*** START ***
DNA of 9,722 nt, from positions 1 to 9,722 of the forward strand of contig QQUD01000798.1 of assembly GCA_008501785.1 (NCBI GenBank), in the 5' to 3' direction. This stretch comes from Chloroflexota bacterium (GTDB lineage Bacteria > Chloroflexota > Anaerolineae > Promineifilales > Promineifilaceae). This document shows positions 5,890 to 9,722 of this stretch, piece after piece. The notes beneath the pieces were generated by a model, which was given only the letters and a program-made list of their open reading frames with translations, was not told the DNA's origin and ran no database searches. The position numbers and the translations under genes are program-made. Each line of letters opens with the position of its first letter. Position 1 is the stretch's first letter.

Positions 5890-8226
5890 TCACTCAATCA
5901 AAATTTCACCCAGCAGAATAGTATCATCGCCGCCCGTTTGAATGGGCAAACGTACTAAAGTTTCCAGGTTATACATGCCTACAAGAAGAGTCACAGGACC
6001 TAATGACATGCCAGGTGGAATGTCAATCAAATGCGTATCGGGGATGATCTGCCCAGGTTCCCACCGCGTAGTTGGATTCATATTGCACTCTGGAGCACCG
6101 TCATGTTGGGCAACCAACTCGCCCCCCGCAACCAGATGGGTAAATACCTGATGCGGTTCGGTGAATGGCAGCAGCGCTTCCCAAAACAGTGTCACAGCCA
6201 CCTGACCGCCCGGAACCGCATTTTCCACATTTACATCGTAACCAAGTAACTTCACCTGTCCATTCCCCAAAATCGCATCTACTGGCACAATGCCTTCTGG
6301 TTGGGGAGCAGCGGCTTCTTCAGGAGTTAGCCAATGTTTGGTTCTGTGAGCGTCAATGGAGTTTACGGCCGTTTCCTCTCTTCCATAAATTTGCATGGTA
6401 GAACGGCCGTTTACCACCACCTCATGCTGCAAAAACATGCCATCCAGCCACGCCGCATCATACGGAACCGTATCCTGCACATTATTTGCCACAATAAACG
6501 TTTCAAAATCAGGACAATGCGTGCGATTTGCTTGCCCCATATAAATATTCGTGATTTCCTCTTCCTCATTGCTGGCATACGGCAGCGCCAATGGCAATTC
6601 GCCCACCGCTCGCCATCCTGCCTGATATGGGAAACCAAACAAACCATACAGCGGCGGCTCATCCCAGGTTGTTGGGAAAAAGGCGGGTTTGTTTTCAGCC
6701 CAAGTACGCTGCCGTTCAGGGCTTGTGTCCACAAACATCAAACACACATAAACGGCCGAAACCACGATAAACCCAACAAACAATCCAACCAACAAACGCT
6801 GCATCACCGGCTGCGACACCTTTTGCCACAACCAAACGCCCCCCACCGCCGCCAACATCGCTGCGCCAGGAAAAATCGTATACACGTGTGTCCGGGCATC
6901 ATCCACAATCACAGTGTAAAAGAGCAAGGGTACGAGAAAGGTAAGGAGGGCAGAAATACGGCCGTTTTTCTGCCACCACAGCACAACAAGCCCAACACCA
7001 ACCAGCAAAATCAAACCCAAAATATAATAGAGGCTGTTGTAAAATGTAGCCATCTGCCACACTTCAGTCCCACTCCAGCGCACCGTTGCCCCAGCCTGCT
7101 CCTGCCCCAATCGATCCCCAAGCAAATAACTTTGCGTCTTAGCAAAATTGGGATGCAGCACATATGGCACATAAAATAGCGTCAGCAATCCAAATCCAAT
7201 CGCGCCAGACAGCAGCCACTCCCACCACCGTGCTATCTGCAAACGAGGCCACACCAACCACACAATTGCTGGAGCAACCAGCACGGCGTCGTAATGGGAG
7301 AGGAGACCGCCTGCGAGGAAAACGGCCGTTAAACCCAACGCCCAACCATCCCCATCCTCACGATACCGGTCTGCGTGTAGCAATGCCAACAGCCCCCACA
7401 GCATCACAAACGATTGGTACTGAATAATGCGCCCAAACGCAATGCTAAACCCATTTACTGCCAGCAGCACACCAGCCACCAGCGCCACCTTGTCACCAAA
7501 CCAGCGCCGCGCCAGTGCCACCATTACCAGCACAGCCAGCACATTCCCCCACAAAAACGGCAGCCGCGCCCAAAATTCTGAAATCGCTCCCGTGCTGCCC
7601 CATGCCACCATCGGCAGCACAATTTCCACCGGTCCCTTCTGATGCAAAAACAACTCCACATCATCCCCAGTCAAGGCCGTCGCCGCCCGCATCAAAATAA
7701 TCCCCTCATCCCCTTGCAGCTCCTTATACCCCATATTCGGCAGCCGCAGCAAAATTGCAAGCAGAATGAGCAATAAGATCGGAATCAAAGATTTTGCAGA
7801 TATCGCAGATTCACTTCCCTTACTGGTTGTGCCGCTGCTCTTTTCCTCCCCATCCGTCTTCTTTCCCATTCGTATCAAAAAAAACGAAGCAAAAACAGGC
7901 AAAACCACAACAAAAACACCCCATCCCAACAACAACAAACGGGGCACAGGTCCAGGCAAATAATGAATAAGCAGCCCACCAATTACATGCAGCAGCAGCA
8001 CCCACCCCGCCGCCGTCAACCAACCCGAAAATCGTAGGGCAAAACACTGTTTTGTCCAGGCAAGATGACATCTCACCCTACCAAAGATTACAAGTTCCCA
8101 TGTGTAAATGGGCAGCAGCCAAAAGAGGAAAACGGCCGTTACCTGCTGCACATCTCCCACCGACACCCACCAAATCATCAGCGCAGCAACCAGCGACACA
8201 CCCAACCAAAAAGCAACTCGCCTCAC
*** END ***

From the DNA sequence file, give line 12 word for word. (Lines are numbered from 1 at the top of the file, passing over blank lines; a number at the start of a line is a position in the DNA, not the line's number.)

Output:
6701 CAAGTACGCTGCCGTTCAGGGCTTGTGTCCACAAACATCAAACACACATAAACGGCCGAAACCACGATAAACCCAACAAACAATCCAACCAACAAACGCT